Religion is a major cultural, social, political, and economic factor in many official development assistance (ODA) recipient countries.Understanding religious dynamics and the role of faith communities and actors is crucial for sustainable development. While faith communities have endured and thrived the world over, a wave of modernist, secular social change has dominated development practice and discourse from the second half of the 20th century onwards. It had been previously anticipated by a number of scholars, development practitioners and others that religion would become outdated and eventually obsolete. However, faith communities, actors and assets continue to occupy a critical space. Accordingly, development discourse and practice today acknowledges the significant role that religion plays in this area. Greater portions of development aid are now channelled via faith-based initiatives/organisations, and religion is increasingly recognised as a resource for –rather than as an obstacle to–development. Many faith actors have also been involved in shaping development policy as well as committing to the new Sustainable Development Goals (SDGs), codified by the UN.


The research project was funded by the Arts and Humanities Research Council in the UK, and run by SOAS and University of Leeds in partnership with HAD International R&D. The Keeping Faith in 2030: Religions and the Sustainable Development Goals held three workshops to understand how faith actors shape development policy.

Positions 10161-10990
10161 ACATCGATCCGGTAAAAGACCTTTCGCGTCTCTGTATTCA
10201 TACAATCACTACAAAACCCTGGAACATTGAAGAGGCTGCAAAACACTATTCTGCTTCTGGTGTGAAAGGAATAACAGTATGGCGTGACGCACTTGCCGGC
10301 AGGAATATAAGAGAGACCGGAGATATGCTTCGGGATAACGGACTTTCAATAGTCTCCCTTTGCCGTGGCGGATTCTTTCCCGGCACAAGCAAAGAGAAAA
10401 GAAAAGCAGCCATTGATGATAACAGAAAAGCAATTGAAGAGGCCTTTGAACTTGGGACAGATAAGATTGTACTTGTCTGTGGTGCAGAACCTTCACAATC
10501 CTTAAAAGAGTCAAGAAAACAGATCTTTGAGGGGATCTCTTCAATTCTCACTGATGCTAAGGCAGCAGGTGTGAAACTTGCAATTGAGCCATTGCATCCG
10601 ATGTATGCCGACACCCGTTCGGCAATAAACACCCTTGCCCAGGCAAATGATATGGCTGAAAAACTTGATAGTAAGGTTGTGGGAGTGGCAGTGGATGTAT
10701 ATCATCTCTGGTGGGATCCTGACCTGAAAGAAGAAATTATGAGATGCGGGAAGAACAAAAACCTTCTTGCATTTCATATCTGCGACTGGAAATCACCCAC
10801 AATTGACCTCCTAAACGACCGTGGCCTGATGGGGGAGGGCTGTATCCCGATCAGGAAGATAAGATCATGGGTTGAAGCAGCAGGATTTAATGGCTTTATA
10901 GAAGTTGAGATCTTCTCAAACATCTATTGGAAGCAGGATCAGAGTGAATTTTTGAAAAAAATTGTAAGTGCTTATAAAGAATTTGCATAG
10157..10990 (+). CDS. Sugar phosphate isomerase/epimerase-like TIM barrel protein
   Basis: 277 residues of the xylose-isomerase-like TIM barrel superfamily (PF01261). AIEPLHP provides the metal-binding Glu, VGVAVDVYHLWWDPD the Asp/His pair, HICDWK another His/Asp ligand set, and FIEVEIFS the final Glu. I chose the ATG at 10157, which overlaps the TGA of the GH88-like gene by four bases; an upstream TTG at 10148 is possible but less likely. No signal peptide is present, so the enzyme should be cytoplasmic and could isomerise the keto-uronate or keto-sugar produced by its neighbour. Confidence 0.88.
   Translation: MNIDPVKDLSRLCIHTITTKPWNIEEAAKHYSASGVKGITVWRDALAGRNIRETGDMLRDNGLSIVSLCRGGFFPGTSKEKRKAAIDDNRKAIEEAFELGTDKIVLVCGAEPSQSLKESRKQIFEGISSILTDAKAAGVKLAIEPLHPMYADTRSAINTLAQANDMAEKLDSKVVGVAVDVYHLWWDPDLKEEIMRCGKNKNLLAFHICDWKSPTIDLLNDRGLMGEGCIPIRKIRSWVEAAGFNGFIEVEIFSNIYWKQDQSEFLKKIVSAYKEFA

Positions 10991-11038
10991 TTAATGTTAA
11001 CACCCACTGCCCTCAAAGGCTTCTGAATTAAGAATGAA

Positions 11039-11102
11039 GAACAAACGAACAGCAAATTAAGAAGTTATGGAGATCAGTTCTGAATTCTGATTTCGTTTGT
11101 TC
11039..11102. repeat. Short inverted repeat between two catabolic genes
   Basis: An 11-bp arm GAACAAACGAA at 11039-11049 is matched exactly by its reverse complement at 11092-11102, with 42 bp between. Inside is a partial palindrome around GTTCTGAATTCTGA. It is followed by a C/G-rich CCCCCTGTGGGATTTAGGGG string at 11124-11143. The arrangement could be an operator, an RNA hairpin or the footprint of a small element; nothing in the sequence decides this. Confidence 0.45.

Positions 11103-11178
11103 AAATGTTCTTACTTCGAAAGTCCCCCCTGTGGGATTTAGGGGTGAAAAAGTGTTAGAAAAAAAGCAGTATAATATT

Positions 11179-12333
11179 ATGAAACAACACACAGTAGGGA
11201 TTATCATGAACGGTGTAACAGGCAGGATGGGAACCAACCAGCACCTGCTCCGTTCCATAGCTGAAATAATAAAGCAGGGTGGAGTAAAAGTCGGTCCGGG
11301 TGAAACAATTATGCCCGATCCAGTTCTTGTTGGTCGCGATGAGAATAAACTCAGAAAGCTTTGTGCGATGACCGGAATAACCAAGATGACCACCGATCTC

Workshop reports:


More information, including the final report and other relevant resources, can be accessed on the network website:

Following the events, the final project report with findings and policy/practice recommendations was launched at the All Party Parliamentary Group for Faith and Society in the Houses of Parliament, Westminster on 13 February 2019. Read the policy paper below on findings from the research project funded by the UK Arts and Humanities Research Council (AHRC).

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